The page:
## Introduction

Energy production by wind turbines has many advantages. The wind is a renewable energy that does not emit greenhouse gases, which has allowed it to receive aid from national governments and international institutions, and has caused a considerable increase in wind farms around the world1. The growth of wind energy has been enormous in Europe. For example, a wind capacity of 15,638 MW installed during 2017 represents an increase of 25% compared to 20162. The country that has most contributed to this increase is Germany with 6.6 GW.

Certainly, the extension of this kind of energy is extremely beneficial to combat modern environmental problems, especially climate change. However, this type of energy is not completely free of impact. In particular, wind turbines displace and kill a wide variety of wild species what forces them to plan well their location3. These impacts happen in all phases of the process, both in the construction of the facilities and associated power lines as well as in the phases of exploitation and dismantling4. In the United States, for example, it is estimated that wind energy causes 0.01% of avian mortality due to anthropogenic causes and also up to 300,000 individuals can be affected in 20305.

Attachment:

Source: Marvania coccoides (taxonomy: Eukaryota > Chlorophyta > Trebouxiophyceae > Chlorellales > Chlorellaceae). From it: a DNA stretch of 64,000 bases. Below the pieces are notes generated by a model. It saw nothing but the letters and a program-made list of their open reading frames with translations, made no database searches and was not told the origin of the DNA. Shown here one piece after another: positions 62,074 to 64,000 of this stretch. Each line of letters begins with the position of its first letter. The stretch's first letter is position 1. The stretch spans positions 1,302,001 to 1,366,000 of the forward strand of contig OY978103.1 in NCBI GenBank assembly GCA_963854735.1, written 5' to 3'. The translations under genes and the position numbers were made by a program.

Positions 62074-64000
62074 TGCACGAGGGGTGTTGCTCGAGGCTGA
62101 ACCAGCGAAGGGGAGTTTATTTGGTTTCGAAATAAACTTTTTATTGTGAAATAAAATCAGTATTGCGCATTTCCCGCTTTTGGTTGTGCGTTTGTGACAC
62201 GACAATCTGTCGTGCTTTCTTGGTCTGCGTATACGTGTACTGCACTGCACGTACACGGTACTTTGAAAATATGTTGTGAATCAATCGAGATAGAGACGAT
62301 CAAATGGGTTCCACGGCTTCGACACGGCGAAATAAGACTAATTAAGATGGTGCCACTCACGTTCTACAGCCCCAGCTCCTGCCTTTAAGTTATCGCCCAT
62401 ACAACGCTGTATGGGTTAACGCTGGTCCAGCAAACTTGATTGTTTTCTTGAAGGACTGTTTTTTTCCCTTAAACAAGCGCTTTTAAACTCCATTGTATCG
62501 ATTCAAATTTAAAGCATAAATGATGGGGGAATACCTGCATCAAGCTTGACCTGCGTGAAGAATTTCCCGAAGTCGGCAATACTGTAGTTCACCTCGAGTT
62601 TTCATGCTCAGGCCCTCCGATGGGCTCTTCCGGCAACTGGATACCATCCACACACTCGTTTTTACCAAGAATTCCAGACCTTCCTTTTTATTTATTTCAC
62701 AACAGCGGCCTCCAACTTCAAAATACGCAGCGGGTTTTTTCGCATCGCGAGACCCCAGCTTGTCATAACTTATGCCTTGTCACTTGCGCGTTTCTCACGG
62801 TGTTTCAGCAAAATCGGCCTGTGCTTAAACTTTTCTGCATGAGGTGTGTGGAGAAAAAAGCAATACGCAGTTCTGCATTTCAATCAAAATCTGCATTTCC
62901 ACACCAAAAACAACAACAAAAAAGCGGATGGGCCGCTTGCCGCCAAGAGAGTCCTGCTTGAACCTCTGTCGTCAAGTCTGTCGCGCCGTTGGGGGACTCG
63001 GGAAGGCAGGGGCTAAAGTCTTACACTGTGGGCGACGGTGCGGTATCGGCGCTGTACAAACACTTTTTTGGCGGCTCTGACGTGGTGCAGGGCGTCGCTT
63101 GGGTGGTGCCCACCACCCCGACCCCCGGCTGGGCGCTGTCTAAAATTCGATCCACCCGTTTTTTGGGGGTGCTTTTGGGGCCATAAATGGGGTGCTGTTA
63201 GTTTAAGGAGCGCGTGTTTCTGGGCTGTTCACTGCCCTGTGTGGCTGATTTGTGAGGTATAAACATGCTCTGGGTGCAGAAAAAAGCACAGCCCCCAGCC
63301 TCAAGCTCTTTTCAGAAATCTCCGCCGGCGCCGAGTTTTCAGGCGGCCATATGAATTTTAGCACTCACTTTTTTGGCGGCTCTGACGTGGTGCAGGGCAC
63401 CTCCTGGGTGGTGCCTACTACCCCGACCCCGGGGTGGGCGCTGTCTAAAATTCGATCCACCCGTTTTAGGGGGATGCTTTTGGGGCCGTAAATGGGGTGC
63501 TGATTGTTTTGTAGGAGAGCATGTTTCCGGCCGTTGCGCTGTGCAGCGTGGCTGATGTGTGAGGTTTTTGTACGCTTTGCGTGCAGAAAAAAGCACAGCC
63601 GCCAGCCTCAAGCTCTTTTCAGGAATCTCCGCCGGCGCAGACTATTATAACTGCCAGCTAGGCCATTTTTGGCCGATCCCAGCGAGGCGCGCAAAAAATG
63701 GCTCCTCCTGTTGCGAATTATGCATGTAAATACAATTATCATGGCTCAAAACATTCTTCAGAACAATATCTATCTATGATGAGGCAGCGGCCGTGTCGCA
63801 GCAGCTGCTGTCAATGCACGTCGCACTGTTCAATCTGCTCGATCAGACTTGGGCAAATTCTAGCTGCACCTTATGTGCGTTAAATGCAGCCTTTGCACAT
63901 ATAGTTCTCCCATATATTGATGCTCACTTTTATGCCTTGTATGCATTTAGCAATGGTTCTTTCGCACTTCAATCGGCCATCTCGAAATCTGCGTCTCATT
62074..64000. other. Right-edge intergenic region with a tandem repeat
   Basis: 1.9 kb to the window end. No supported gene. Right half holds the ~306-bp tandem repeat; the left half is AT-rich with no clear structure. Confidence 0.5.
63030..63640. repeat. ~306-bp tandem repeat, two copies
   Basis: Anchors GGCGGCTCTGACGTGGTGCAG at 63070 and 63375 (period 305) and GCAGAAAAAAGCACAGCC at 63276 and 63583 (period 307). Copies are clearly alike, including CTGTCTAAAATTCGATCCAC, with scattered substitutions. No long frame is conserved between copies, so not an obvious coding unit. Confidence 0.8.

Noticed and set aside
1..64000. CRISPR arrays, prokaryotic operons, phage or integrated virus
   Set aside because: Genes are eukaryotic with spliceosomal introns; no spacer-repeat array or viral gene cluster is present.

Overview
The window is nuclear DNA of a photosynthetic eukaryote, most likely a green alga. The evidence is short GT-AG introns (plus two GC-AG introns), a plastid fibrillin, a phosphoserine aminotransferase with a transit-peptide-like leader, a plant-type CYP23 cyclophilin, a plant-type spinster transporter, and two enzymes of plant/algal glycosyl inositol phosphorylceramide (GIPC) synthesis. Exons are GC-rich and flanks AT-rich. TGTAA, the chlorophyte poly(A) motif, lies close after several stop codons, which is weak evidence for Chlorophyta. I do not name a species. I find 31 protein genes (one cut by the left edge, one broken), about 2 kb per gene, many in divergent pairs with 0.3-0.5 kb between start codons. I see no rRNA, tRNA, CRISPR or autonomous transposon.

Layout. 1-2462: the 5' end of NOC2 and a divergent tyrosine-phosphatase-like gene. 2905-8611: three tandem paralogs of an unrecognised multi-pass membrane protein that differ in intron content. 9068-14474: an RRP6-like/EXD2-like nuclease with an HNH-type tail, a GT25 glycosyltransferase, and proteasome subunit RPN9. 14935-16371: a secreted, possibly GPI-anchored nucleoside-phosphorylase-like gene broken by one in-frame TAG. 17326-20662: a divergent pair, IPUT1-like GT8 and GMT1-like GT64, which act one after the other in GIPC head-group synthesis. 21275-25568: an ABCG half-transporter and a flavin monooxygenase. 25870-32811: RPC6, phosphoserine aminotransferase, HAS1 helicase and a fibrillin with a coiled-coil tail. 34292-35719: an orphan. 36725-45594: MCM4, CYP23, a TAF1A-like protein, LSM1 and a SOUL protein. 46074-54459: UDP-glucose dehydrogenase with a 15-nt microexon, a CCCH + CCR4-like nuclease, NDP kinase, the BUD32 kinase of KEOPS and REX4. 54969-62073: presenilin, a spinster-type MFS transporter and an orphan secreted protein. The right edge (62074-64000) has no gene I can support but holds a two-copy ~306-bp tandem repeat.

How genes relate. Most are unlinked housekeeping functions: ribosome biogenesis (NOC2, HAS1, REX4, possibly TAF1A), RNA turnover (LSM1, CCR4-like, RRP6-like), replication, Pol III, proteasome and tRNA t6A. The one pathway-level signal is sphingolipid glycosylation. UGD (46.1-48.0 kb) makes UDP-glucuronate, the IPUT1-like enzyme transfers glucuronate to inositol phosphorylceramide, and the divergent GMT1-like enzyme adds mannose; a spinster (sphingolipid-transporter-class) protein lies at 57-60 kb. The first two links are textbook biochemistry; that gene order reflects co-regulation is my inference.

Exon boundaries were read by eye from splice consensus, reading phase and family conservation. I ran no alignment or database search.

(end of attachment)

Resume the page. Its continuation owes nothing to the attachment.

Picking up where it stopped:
In any case, the determination of the effects of wind farms on fauna, especially the flying one, is difficult to determine and depends on several factors6,7,8,9,10,11,12. There are some studies comprising wide periods of time that suggest that the problems of the wind farms on the flying fauna highly depends on the suitability of their location and the environmental conditions8. Equally, the Council of Europe in its recommendations to minimize the adverse effects of wind farms on birds and bats (Recommendation on minimizing adverse effects of wind power generation on birds and bats, Council of Europe 2004) highlights the appropriate choice of the location of each wind farm as a critical criterion to avoid the harmful effects on the avifauna.

Other studies indicate that the potential negative effects of wind farms depend not only on the characteristics of them (design and spatial distribution of the turbines)13 but also on the orography of the land and the present species (abundance of the species and also of their prey, their behaviour and their flight characteristics13. Wing Goodale and Stenhouse14 establish, at least, 11 parameters that should be used to assess the incidence on the fauna such as ethological, socioeconomic, demographic and specific aspects of the sensitivity of the species (Fig. 1).